The Moon and Its Halo
Why should a Catholic be concerned about Society
and not only about Religion?
Plinio Corrêa de Oliveira
An understanding of the sanctity and splendor of temporal society is fundamental, if not indispensable, to have the virtue of the love of God. We should not love God only as an Abstract Being lost in the highest Heaven, but through the images that reflect Him on this earth.
God established the Catholic Church as a means for us to know and love Him through her institution, government, and hierarchical structure. Also, through the sanctity of her History, the majesty of her liturgy, the purity of her doctrine and, of course, the sanctifying graces of which she is the necessary channel.
But God also created man as a social being called to build a temporal society with an adequate civil life to reflect Him. Man is called to mold such temporal order according to Catholic principles, so that in all aspects of human life God is glorified. This is not just a casual option for men, but a necessity, an imperative necessity.
God must be glorified in all aspects of created life
Giusto dei Menabuoi, 14 century, Padua
The temporal and religious perspectives of the glory of God are like the two eyes God gave us to see. With one eye, we have the notion of the depth of a panorama; with the other, its width. The harmonization of the data of both eyes, therefore, gives a complete picture of the objective reality before our eyes. Likewise, the temporal and religious perspectives of society must be harmonized in our souls so that we have a full vision of the ensemble of created reality, love it accordingly, and give due glory to God.
In the ensemble of the order instituted by God, there is a general perspective, a global vision, that properly speaking is the full vision of creation. A broad notion of sanctity comes from this vision of the ensemble of a world organized according to Catholic doctrine. It is a sanctity more extensive than the sanctity of single person, family, or a pious seminary. By considering this ensemble of the order instituted by God, we have the most perfect image of Him.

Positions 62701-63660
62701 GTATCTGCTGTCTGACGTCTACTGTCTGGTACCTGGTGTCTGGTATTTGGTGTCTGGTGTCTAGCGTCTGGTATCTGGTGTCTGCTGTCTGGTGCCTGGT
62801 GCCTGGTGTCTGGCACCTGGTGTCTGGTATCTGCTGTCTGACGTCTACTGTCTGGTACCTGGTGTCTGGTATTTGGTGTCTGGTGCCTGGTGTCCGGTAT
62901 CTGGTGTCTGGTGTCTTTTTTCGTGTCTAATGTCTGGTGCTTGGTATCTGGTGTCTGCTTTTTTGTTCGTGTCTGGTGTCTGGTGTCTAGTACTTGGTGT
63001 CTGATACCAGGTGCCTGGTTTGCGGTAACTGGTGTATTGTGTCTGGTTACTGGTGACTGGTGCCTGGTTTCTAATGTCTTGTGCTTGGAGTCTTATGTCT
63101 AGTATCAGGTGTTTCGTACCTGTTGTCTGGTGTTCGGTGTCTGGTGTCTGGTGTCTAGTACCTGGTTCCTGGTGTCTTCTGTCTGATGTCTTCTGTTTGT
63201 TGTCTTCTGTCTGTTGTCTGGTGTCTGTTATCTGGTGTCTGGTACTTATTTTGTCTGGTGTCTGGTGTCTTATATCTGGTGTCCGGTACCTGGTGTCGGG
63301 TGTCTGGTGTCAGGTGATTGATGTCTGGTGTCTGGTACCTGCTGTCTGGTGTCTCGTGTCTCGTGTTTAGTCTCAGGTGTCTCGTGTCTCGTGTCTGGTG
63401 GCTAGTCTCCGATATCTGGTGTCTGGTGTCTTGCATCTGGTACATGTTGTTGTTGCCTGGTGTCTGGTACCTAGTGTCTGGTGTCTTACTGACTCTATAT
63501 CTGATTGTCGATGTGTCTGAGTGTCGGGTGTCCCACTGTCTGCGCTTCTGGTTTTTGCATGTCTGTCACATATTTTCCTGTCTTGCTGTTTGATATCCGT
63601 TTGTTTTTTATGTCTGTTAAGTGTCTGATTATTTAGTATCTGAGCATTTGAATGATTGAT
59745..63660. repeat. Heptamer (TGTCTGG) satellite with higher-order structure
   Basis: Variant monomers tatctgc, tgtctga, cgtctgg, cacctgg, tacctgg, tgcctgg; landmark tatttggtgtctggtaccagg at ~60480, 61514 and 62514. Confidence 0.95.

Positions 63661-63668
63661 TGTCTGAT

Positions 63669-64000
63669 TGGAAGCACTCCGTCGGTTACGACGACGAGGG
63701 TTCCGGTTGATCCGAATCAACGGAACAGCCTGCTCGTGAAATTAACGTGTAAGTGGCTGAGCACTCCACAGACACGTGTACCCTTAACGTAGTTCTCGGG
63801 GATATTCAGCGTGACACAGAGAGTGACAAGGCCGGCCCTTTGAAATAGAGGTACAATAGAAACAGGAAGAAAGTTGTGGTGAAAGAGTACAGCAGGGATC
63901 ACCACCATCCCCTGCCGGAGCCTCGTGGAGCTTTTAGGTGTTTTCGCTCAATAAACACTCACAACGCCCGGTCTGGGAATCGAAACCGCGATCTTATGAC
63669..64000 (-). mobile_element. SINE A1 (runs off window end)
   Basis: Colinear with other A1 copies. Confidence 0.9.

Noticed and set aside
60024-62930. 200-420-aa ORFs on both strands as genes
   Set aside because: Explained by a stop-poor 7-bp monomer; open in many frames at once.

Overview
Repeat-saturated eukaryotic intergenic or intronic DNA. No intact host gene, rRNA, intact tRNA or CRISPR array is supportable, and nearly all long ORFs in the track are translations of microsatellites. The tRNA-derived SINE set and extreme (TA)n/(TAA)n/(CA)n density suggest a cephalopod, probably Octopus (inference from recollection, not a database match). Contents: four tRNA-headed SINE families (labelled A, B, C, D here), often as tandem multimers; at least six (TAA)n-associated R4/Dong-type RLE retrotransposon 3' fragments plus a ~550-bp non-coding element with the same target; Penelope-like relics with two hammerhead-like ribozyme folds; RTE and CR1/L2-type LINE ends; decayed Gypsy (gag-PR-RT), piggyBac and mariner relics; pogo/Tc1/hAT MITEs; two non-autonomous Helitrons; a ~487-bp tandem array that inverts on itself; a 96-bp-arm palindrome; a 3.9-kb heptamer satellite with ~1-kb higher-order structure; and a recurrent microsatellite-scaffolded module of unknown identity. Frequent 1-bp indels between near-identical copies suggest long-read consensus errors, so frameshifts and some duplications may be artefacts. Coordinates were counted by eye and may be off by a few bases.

This ensemble reflects such a beauty of God that I consider it to be the most perfect reflection of God possible for a man to have. It is this supreme sanctity that man is called to know, love and imitate.
I also believe that no one can be indifferent to this ensemble. Explicitly or implicitly all men take a position before these two great harmonized realities: the Holy Catholic and Apostolic Church, the supernatural society, and the Christian temporal order.
The Catholic Church is like the moon, and the Christian order is like the halo of light that encircles it. That most beautiful luminous halo is temporal society. The luminosity exists in function of the moon, just as the Catholic State lives in function of the Church.
No one can be indifferent to this reality. The very expression "religious indifference" regarding the role of the Catholic Church in temporal society is a term coined by the enemies of the Church. This is why religious indifferentism is strongly condemned.
Also, one cannot be indifferent before the reflections of God on earth.
Imagine that in two neighboring apartments there are families with entirely different life-styles. One is a good Catholic family in whose home the atmosphere is supernatural and the members live in harmony. The other is a family with bad customs, wherein some members are habitually drunk, others use drugs; bad language and adultery are common; fighting and insults are normal. How can anyone pretend that the two apartments do not matter for the glory of God or remain indifferent about whether a person lives in one versus the other?
In the first apartment, the face of God is represented by the virtue of the family; the other family expresses the opposite of Him. No one should be indifferent to this. In this particular situation, to love the image of God in all things implies loving the good Catholic family and hating the evil of the bad one.
True love of God includes the love of all good that exists on earth and the hatred of all disorders and vices that deny the perfections and excellences of God.
These are some presuppositions we need to have to enter our study of organic society.
Organic Society was a theme dear to the late Prof. Plinio Corrêa de Oliveira. He addressed this topic on countless occasions during his life - at times in lectures for the formation of his disciples, at times in meetings with friends who gathered to study the social aspects and history of Christendom, at times just in passing.
Atila S. Guimarães selected excerpts of these lectures and conversations from the trancripts of tapes and his own personal notes. He translated and adapted them into articles for the TIA website. In these texts fidelity to the original ideas and words is kept as much as possible.
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